btw. read the books that Akira was adapted from. far better and it’s very understandable how the movie ended up the way it did since it barely covered the first 1 and 1/2 books. That’s what happens when you attempt to cram 6 volumes into 2 hours. Also consider the cultural differences in storytelling conventions where, generally speaking, everything is spelled out for the audience in Western films and many idiosyncrasies are lost in translation.

    Domu is another good read from Otomo. First non-novel to win the sci-fi literature award in Japan where they promptly changed the rules afterward because god forbid a comic should be ranked on the same level as novels. Saying Otomo was a one trick pony certainly denies the reality of his breadth of work that doesn’t JUST include animation.

  • Let’s just hope that the live action version of Akira will be as visually groundbreaking as the anime. I am thinking of a next Matrix here and the original material surely offers enough possibilities to do that. In terms of storytelling the live action version can only be better than the anime. I won’t go as far as Matt to say the anime was too long but more go like “It felt too rushed” due to the massive manga.

    Although I have seen the parody some time before it still manages to makes me smile. It is so true and so wrong on so many levels.

  • Donald Rumsfeld

    If anything this funny clip reflects whats wrong with US cinema today.
    Whats more, it shows whats wrong with USofA today. Large shortage of original ideas. Dont think Mr. Obama will change that. If you think he will you are in for a surprise. I would love for Mr. Leonardo to prove me wrong. I think however his Akira will look like that clip we just saw. Even worse perhaps. Whats the point of redoing a fine
    film? The promise to maybe cash in on some nostalgic dollars.
    Refrying old ideas? Just like Mr. Obama with his new/old defence secretary. ;)

  • Johnny Luu

    Akira is one of the greatest examples of cinematic animation in history to date. Whether or not you like the story, which is entirely subjective like most forms of entertainment, animation-wise there is stuff in that movie that is exemplary of what it is, visually, to make a feature length animation for cinematic release.

    As far as the live action Akra goes, I don’t really see the point.

  • Larry T

    btw. read the books that Akira was adapted from. far better and it’s very understandable how the movie ended up the way it did since it barely covered the first 1 and 1/2 books. That’s what happens when you attempt to cram 6 volumes into 2 hours.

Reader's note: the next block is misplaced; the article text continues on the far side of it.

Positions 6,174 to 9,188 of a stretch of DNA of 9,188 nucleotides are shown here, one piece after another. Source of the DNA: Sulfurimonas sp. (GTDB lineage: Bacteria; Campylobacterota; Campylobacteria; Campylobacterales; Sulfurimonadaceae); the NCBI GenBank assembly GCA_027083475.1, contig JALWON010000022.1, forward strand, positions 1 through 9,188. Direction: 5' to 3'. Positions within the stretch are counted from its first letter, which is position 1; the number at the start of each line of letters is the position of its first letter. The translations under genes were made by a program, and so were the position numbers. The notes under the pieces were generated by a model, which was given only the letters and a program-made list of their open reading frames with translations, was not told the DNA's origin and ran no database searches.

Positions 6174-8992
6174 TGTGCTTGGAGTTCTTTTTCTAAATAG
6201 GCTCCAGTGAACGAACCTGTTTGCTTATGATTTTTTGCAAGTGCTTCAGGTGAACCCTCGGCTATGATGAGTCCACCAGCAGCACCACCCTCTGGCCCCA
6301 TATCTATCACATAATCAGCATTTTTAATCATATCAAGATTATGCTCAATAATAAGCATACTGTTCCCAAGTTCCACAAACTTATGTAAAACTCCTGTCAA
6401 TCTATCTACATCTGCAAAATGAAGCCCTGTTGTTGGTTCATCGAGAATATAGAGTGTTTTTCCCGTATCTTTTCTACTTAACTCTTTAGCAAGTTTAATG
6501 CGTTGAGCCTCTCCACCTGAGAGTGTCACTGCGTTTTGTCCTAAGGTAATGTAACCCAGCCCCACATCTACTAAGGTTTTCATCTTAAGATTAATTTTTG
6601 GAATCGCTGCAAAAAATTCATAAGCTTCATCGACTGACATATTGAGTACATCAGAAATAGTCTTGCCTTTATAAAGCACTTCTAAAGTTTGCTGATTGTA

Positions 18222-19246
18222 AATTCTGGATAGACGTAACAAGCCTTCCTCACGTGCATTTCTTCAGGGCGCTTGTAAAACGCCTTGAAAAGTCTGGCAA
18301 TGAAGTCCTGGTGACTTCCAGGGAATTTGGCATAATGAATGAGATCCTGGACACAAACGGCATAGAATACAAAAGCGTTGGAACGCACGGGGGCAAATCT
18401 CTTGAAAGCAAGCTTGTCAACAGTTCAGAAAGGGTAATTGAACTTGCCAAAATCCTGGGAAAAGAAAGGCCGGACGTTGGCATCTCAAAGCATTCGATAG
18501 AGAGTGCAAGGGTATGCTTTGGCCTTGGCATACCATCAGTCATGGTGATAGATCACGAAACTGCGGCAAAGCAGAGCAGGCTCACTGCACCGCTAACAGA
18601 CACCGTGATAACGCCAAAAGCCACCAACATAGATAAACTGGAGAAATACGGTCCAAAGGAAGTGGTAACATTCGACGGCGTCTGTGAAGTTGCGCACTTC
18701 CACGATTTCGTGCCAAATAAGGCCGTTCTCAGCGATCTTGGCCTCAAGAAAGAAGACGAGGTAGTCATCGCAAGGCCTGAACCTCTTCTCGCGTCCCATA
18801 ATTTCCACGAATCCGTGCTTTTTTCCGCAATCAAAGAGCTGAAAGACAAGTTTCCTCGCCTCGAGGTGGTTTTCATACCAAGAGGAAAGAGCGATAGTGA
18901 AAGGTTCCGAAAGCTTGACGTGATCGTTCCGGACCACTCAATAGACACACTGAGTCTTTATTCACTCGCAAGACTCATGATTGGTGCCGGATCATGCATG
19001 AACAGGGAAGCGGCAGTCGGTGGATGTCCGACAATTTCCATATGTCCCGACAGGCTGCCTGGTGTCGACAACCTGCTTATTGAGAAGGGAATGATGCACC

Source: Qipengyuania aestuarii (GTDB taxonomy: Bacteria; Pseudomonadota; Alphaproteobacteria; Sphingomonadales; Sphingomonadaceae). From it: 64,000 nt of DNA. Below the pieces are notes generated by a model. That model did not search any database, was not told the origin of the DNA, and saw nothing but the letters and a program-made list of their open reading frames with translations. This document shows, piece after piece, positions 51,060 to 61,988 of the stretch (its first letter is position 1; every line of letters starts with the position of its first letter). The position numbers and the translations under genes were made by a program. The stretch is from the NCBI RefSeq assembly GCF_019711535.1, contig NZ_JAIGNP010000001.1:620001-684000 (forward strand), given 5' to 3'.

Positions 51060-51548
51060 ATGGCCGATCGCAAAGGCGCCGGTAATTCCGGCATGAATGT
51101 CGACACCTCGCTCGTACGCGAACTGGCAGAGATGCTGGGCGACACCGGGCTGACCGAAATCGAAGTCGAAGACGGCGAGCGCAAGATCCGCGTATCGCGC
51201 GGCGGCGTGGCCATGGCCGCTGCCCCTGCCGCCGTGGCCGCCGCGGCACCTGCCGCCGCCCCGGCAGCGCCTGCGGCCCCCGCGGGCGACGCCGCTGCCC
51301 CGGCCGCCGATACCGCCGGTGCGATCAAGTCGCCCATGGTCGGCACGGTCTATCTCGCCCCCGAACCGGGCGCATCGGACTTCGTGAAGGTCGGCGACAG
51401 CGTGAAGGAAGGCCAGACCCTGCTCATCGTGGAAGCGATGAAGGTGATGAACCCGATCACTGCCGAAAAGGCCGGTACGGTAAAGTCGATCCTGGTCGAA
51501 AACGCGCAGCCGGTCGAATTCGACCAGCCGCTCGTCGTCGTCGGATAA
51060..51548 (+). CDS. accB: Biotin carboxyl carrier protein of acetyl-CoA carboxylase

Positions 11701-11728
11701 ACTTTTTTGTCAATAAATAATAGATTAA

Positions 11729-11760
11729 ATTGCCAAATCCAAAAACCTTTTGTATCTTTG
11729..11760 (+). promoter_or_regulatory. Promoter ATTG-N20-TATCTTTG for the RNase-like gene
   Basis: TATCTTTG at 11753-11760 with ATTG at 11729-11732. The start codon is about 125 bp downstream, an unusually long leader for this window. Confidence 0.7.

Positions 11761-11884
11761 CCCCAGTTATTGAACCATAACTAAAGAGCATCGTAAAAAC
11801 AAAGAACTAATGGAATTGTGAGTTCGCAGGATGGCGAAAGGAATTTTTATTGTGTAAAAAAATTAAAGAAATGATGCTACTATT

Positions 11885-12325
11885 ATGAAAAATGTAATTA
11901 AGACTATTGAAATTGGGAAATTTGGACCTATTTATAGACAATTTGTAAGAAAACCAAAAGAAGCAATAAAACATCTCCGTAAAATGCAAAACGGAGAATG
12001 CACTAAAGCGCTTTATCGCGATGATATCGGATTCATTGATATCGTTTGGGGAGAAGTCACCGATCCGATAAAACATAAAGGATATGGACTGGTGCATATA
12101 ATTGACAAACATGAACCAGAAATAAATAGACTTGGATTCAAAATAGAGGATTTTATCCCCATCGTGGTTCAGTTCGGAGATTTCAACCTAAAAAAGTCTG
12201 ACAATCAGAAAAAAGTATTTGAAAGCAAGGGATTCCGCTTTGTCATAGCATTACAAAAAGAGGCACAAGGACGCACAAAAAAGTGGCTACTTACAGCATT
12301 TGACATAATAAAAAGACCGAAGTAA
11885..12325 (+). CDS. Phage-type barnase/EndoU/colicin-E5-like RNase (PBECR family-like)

I totally agree with this statement. I had read most of the books before I ever saw the movie. The books will blow your mind away… messed up storyline, fantastic artwork, gratituous gore and magnificent penmanship…. storytelling at its best. The movie did do a great job of translating some of that WTF-ness to the screen and was visually fascinating as well.

    But hey- I guess many people have succummed to the brainless spoonfed dictation which is American Animation, which is why this sort of thing would appeal to anyone.

    The real point of all this is why bother remaking it unless someone thinks they can do a better job? And what classifies as a ‘better’ job? It seems all remakes are for is to ‘fix’ something in the original and re-interpret it so further audiences get misinformed portions of the real storyline.

    Funny parody… and thumbs down to DiCaprio.

  • bob

    a live action movie will never be as good as the animated movie. half the movie is going to computer animated anyway.

  • Brannigan’s Law

    The first 15 minutes of Akira will always be my lasting introduction into the world of Anime. A world that has it’s ups and downs, but can hardly ever be called unimaginative. From Crayon Shin Chan to Kiki’s Delivery Service… it’s all wonderful as far as I’m concerned, and has only given American animation something to learn from and reflect upon.

  • David Breneman

    Reminds me of a bit from “Family Guy”. And that’s not a compliment.

  • lOl Oh man that was so awesomely bad! I’d love to see the entire movie done in parody form like this. In my head I imagine watching it in a really bad theater with people yelling out the lines before they happen. Of course everyone is drunk. It would be a patrioticly-action-comedy-apple pie good time. I’d pay my 2 bucks.

  • This was really funny. I also like his “Bye old mechanic man” short. It’s dumb as hell but a good laugh.
    As for Akira a great purchase is the book “Akira: Animation Archives” you can really see the absolutely amazing skill and detail that went into to creating that movie. My favourite bits are the animation keys of crowd shots and the insanity of that scene at the Olympic stadium where the pipes were swinging around billowing out smoke. If you love animation you should definitely check that out. On that note the Groundwork books from Gainax studios are good reference books as well for that kind of stuff.

    Akira is absolutely fantastic and it will forever be my favourite film. It still holds up today against anything being produced. I’m really looking forward to the blue ray release as I read somewhere they shot it on 70mm. So I can’t wait to see those backgrounds in high def glory.
    Also worth checking out are the omnibus films done by the akira team. “Memories” of course and the fantastic Robot Carnival with Koji Morimoto’s shot ‘Frankengears’

  • Tony

    David Breneman said: “Reminds me of a bit from “Family Guy”. And that’s not a compliment.”

    I think that was the point if I’m not mistaken.

  • david mathis

    Does anyone know why the original Akira ani. was tamperd with between vhs and dvd? and where can i watch it online?